Thursday, January 25, 2018

Transformed to Glory

"When I was a child, I talked like a child, I thought like a child, I reasoned like a child. When I became a man, I put childish ways behind me" (1 Corinthians 13:11).

There is growth in the Christian life. The final end of that growth comes when we are face to face with God and are transformed fully into glory. As Paul writes, “Now we see but a poor reflection as in a mirror; then we shall see face to face. Now I know in part; then I shall know fully, even as I am fully known” (1 Corinthians 13:12).

One of the problems we run into all the time in the evangelical Christian world is the attitude that says, “I don’t want to learn theology. I don’t need to study. I just want to preserve my childlike faith. I want to keep it simple.” This is not an expression of Christian maturity.

Childish behavior is totally appropriate for children. If, for instance, a small child has an imaginary friend, that does not concern us. If an adult has an imaginary friend, however, we should be very much concerned. Now, the Bible does indeed call us to be like children in one sense. We are to have a childlike spirit of trust and confidence in our heavenly Father. But there is a great difference between being childlike and being childish. Our Father desires for us to grow in our knowledge and obedience to Him. He wants us to mature.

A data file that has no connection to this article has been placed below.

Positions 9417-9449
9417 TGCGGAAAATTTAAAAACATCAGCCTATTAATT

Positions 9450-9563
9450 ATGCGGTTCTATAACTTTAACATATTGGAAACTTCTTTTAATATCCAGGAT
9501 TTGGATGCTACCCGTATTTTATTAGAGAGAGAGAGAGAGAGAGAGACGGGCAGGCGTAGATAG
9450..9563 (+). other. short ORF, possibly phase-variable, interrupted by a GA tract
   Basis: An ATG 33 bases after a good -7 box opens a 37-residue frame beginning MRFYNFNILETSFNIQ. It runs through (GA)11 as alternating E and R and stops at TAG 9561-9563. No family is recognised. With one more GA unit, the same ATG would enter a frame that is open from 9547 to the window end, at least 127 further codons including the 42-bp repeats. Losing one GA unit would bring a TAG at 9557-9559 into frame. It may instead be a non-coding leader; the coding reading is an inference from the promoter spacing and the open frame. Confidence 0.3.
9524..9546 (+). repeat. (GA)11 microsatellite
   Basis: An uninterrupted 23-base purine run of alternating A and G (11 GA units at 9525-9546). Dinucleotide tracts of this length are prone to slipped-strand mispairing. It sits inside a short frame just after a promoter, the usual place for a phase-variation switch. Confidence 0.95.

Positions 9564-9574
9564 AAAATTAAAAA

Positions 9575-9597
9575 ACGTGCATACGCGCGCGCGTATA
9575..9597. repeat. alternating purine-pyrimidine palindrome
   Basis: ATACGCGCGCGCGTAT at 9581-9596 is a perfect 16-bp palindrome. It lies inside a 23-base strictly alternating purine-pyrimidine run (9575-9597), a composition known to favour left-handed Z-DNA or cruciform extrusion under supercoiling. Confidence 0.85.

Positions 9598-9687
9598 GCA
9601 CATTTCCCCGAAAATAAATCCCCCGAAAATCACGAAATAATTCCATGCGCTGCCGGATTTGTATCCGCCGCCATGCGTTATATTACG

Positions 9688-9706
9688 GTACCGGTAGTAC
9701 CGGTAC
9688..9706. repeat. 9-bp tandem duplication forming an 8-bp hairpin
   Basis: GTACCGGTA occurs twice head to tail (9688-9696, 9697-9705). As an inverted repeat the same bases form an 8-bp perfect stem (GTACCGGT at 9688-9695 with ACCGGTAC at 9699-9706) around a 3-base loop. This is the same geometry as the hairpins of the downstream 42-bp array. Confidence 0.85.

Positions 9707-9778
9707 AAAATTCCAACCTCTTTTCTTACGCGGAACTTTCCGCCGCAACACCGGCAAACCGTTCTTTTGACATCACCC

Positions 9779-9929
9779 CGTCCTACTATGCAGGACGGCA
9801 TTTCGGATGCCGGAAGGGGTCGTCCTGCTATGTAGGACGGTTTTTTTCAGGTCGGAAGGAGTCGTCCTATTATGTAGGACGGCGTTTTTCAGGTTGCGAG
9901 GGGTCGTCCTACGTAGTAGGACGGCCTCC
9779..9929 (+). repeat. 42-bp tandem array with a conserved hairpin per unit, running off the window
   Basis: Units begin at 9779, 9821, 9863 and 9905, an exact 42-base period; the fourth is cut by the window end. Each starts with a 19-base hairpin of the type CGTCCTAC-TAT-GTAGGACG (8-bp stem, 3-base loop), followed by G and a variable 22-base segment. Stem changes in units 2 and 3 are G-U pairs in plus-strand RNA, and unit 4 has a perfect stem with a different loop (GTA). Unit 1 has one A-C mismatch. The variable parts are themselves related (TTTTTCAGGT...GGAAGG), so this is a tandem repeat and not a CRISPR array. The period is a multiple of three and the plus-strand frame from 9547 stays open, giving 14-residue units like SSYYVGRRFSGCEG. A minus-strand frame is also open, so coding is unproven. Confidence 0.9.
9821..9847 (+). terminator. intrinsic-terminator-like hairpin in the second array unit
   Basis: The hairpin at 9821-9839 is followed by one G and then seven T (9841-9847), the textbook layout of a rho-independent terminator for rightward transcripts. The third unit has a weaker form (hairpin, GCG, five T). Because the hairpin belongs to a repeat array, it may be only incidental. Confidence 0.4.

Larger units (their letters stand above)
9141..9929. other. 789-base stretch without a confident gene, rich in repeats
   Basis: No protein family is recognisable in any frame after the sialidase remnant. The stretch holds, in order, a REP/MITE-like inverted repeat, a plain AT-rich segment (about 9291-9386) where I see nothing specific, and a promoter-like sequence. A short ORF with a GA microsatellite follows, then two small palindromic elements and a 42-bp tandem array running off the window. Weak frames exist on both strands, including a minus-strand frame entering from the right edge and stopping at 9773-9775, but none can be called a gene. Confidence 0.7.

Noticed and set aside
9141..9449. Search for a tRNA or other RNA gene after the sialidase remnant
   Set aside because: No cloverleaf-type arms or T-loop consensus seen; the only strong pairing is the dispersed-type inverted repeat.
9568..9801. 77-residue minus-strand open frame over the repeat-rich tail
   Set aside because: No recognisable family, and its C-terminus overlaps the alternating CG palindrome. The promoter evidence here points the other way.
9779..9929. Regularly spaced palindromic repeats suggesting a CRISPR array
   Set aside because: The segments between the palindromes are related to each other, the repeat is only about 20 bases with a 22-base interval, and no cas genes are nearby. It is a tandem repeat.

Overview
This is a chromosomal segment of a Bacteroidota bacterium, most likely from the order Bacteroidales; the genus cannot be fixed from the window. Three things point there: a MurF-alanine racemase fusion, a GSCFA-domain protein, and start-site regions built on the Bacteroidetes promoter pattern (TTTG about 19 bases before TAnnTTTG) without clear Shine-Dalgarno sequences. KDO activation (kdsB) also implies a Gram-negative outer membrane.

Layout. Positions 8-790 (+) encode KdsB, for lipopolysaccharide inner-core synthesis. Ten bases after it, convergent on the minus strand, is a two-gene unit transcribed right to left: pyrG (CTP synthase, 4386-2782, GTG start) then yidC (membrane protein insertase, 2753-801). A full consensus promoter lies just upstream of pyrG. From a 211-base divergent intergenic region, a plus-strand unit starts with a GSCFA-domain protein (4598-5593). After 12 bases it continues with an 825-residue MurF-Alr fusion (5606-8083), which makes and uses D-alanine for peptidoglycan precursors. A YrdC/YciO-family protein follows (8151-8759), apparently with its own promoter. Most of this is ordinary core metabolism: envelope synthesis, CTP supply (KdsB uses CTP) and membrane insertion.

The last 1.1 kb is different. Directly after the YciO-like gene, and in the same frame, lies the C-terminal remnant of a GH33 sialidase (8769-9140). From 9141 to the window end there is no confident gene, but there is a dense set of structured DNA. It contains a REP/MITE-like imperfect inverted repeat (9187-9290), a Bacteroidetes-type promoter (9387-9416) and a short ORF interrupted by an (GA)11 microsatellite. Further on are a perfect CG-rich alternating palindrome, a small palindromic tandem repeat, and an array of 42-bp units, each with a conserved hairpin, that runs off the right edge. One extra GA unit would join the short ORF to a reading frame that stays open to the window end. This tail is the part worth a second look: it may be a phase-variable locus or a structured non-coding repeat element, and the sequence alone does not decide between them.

It takes time for fruit to come to fullness. This is true in the realm of persons and of spiritual growth as well. Today it seems as if everyone wants to short-cut this process. We want “five easy lessons to be an effective Christian.” This is simply not possible.

For fruit to mature, it has to be nurtured. There is no substitute for the classical biblical way of Christian maturity. It is through gradual growth, nurtured in the context of active participation in the sacraments and community of the church, through study of the Word, and by means of prayer, obedience, and service.

Each aspect of the fruit of the Spirit is nurtured through personal relationships. If you are to be transformed by this fruit, it is vital for you to have small group interaction and accountability with fellow believers. Because Christian character does not develop in a void, take the initiative to become involved in a regular small group fellowship.